watched a couple of movies on his DVR. All three of us nearly
forgot what we had originally come to his house for.
Then the time was over and it was time to go. I held back the
tears and my breath once again, and I swallowed hard as I looked
out the big sliding glass doors. I wanted to hug her and tell
her it was ok, she was with her human brother now and he loved
her and would take could care of her like we did. And she could
still come for doggie visits to see Jake. I would babysit her
here when need be. But she was off exploring her new yard and
didn't notice me looking through those sliding glass doors, so I
let it be, and went home to almost two year old Maggie Moore Ho
Dog who had wished her in the cornfield, and to 14 year old
Jake, who would miss her, but get over it and needed to live his
last years with his Mommy and Daddy. Thank goodness the
cornfield was Eric's, and Sadie liked the cornfield!
was tough for Sadie at first. Eric worked long hours and was
gone a lot, and she was left there with Eric's roommate, a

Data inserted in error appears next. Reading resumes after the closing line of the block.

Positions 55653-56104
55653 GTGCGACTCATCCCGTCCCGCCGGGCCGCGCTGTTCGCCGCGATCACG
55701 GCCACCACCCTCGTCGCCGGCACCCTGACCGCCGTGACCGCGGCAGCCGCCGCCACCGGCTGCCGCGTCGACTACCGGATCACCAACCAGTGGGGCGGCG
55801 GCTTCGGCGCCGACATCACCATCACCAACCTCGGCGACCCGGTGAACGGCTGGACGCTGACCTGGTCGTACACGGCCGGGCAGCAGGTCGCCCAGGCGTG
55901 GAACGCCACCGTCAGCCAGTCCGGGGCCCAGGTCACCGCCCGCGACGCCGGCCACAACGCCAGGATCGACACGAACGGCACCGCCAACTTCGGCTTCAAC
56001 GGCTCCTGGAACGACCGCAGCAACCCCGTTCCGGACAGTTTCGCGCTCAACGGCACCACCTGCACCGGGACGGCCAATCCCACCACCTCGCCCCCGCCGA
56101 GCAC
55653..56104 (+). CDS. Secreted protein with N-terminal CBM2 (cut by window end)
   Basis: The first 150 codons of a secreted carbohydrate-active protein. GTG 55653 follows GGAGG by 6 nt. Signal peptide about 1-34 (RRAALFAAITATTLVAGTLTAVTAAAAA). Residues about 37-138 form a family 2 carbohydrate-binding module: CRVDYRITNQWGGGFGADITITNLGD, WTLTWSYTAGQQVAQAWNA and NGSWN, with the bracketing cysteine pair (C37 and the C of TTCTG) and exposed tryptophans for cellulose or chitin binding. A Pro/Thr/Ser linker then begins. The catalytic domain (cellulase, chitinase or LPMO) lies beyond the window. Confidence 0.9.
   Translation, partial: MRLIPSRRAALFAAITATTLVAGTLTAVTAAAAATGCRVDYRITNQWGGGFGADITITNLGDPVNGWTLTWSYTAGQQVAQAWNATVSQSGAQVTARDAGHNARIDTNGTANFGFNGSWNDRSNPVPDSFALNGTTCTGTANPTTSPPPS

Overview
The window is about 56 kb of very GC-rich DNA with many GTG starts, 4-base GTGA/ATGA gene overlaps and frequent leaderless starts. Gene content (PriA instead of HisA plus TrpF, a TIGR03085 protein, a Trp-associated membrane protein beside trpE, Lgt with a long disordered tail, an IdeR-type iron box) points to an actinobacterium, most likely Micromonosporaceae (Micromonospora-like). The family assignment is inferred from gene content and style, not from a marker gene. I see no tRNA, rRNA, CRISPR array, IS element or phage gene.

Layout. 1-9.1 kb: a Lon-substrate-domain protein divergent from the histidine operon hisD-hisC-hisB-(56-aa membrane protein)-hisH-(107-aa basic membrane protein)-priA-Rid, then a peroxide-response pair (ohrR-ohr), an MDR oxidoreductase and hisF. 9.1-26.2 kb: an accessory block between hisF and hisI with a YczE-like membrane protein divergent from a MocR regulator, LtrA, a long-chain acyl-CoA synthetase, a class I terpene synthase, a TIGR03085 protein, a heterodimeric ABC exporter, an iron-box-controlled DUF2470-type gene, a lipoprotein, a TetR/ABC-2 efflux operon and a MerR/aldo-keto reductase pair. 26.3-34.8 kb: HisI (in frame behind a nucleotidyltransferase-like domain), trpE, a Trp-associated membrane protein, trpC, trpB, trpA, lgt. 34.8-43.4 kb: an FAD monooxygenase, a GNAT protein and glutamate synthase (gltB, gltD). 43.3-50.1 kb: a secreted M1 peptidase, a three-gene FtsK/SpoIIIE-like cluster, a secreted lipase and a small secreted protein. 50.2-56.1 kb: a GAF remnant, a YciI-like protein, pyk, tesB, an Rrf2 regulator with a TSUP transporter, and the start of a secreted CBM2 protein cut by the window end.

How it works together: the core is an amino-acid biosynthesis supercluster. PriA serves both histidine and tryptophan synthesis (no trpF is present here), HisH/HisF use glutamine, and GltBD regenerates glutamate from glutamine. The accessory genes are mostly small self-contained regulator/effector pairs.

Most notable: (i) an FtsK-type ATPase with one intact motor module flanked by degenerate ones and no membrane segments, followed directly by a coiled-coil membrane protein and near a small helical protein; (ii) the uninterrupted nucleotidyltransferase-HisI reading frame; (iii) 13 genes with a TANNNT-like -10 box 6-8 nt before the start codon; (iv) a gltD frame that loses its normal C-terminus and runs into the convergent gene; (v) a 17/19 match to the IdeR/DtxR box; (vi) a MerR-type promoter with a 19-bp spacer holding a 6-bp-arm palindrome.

complete stranger to her. She barked all day unless someone was
there. She probably barked all day for a month of days, and then
she got over it. The dog that was fearful of people and kids,
and loud noises, got used to it. The first bash, on New Year's
scared her, particularly the loud music coming from the DJ. She
tucked her tail in between her legs as she walked around, and
she occasionally barked at the strange people gyrating on Eric's
floor to the strange sounds. But she got used to it for the most
part, and handles the strange people and the noises pretty well
now. Thank goodness, because Eric and housemates like frequent
bbq's and bashes.
Over the weekend, a year later, Eric brought Sadie to us to see
Jake. He was having a big party, anyway, and while Sadie is used
to it all, it was still a stressful for her. So we happily
played musical dogs with Sadie and Maggie for a day and a night
and it was good. The next evening Eric arrived in his bikini
topped Jeep and picked her up and loaded her in it and she went
home again. Hard to imagine her in that open Jeep not jumping
out, as she used to jump out of the 4Runner when I didn't want
her to, if we wouldn't let her out to ghost town with us. But
while this was all a new experience this bikini top Jeep riding,
Sadie took it in stride and calmly sat down on the seat beside
Eric as he drove her back to her new life in the safety of the
cornfield that Maggie Moore Ho Dog had wished her in, and
somehow it all seemed right and meant to be.